I came to the prison hungry. The club meeting started at 6 pm, so my writers' group had to arrive at the prison for check-in at 5:30, so I met the carpool at 4:15, so I left my house at 3:45, so I scarfed a sandwich at 3:38. To my well-regulated stomach, this did not qualify as dinner.
As I drove to the carpool location, I ruminated on the dinner situation, and wondered briefly if they would have any food to offer us. “Of course they won’t,” I quickly reproached myself, and brought tears to my own eyes thinking about the loss of such a basic freedom as the ability to offer hospitality.
It turned out, I was wrong. The inmates had wrapped cinnamon rolls in paper towels, and pre-poured cups of water and bright red fruit punch. When a cinnamon roll was offered to me, my first instinct was to decline it (didn’t the prisoner-chefs do horrible things to the food on Orange is the New Black?), but then I remembered that I was, actually, hungry.
“You look like you want to say yes,” the club president, Francisco, laughed, as he watched my eyes linger on the sugar-drizzled dough balls.
I nodded. “Okay, then,” I agreed. It seemed rude not to take it; it was all they had to offer me.
I was wrong, again. The men of the 7th Step Club at the Oregon State Penitentiary had much to offer. They offered their respect, listening attentively to our varied essays. They offered generous awards to each of us: “Most Articulate,” “Most Energetic,” “Most Moving.” Most of all, they offered their stories.
I spent most of my time, after the essays were read, talking with two particular prisoners. The first, Dan, was 56 years old. A long, white ponytail hung down his back, and he was missing a front tooth. He had been in prison for 30 years, and had another 27 years to go. He would be 83 when he could be released, but he expected to die before then.
The other prisoner who shared his story with me, David, was 39 years old, and had been in prison for 20 years already. Intelligent eyes flashed behind yellow-tinted glasses as he told me his story. “I did something dumb when I was 19, and I’m never getting out of here.” For killing two men at a shooting range, in response to a perceived threat, David had been sentenced to life without the possibility of parole, or, as he put it simply, “life without.”
Both of these two men, separately from one another, spoke of similar themes. When I asked Dan what was the hardest part of prison life, he immediately responded, “Non-existence. Feeling like I don’t really exist.” David responded to a similar question, “It feels like I’m not really a person at all.” Both men spoke of having few or no meaningful contacts remaining outside the prison walls. Both spoke of keeping to themselves within the prison community. Both spoke of wanting to kill themselves.
Though they had recently eaten (such as it was – apparently a favorite meal was pork tenderloin, “because you can tell what it is”), these men were much, much hungrier than I. They were hungry for human contact. They were hungry for dignity.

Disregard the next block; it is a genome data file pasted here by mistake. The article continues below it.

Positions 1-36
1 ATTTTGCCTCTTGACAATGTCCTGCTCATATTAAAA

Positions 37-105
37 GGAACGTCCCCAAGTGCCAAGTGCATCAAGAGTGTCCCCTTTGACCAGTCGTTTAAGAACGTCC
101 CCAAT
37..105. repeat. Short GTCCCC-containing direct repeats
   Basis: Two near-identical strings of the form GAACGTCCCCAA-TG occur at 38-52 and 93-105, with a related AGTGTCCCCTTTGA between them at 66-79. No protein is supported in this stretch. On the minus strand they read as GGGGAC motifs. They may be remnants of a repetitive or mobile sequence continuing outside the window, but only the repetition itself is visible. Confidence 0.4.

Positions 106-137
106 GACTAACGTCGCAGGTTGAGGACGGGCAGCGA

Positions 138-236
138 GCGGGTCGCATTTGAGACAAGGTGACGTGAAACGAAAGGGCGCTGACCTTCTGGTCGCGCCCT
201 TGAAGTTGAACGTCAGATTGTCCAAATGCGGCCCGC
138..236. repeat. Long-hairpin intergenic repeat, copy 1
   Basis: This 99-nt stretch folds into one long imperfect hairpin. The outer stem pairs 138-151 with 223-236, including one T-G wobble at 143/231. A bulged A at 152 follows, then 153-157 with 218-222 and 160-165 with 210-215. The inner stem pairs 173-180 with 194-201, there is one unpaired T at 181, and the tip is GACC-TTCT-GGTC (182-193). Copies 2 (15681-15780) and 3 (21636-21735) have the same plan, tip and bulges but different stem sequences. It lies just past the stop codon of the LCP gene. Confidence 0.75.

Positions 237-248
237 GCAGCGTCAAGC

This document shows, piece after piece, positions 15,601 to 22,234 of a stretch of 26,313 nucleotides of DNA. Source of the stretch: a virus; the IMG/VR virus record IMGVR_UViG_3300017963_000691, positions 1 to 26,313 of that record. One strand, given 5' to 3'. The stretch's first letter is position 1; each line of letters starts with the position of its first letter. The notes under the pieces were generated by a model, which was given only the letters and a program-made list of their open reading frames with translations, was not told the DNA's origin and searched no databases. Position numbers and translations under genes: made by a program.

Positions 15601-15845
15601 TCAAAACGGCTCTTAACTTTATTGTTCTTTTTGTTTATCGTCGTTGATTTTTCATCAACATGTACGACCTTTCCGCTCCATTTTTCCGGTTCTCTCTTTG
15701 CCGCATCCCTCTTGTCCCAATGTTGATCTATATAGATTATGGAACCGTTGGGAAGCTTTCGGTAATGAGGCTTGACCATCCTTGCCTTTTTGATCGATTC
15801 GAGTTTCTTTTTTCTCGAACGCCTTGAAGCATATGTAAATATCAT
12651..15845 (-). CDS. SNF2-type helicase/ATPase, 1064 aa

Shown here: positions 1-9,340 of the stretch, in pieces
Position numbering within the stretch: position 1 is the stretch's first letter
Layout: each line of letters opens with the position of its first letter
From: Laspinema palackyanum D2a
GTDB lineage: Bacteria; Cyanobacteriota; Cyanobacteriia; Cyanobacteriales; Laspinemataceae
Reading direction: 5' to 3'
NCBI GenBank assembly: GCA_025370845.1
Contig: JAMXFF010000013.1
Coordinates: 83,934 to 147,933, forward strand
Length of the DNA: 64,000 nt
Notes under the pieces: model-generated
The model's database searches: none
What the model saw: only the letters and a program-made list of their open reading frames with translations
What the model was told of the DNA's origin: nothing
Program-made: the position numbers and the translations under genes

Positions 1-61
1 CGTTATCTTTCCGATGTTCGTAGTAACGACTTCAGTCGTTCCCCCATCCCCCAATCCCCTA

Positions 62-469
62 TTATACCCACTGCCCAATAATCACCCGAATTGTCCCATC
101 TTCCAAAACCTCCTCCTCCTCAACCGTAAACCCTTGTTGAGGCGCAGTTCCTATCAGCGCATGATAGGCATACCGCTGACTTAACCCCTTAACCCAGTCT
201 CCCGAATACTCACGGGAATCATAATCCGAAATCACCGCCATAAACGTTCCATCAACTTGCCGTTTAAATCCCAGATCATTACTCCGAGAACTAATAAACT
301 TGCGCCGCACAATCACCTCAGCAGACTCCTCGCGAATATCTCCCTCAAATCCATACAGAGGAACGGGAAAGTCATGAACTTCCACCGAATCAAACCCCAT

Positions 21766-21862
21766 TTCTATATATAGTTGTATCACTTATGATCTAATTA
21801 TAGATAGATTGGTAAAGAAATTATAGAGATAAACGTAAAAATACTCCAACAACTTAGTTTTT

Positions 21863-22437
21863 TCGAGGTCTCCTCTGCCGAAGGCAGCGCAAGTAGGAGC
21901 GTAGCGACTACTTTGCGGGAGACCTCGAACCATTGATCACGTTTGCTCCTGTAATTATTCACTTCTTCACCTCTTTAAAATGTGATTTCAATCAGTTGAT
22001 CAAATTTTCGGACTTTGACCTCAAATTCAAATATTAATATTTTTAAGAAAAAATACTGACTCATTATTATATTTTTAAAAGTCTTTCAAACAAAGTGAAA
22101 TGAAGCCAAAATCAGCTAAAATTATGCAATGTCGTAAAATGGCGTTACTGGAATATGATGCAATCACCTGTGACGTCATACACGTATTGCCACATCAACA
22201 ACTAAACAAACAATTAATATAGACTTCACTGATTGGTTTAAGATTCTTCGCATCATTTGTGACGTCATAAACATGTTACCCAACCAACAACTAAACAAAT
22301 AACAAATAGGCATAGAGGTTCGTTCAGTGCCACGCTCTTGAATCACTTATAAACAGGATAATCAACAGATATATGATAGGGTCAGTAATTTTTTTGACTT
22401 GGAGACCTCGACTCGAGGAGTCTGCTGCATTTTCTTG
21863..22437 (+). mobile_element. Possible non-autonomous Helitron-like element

They offered me cinnamon rolls and fruit punch; what did I have to offer them? I had spoken of Jesus Christ in my essay, and Dan confided that he trusted in Jesus, too.
“I don’t like to go to the church groups they have here,” he allowed, “but I do my own prayers that I have to do.”
But David was warier. “I’m a Jew,” he informed me, testily.
“That’s okay!” I responded, too brightly. “Jesus was a Jew!”
David’s eyes measured the distance between us. “It’s fine if what you believe about the next life makes you a better person,” he observed, and it sounded like a sentiment he had expressed many times before. “But what about this life? What about a second chance?” He laid his hands open on the table between us. “I was a first-time offender. I never even had a speeding ticket. I know I took those guys’ lives away, and I can never repay that. But how can you send a 19 year old kid away for the rest of his life?”
I believed that Jesus could make a difference to David’s life even if he never got out of prison, but I also felt in that moment that if I tried to convince him of that, it would only sound hollow. How did the Jesus of my middle-class suburban life translate to a maximum-security penitentiary?
“I’m going to pray for you,” I finally told David as our conversation wrapped up.
“That’s fine,” he replied. “Go ahead.”
“So what do you want me to pray?” I pressed.
He seemed genuinely taken aback. “What do you mean?”
“What do you want me to ask God to do for you?”
The response to that question came right away. “Prison reform. I want a chance to get out of here. I want hope.”
“Okay,” I promised, and I knew I was accepting a burden that would not be easily lifted. “I’m going to ask God for that.”
At the end of the meeting, the club president got back on the microphone to remind the men that the club had to pay for the cinnamon rolls, so member donations were appreciated. David had just informed me that the prisoners’ maximum salary, for working 40 hours a week, was $158 a month. I wondered how much the prison charged for the cinnamon rolls and fruit punch. It turned out that these men had offered me a very costly hospitality, indeed.
I drove home and ate a taco, leftovers from my family’s dinner hours earlier. My hunger disappeared. But the hunger in the eyes of the men I met in prison will stay with me for a long, long time.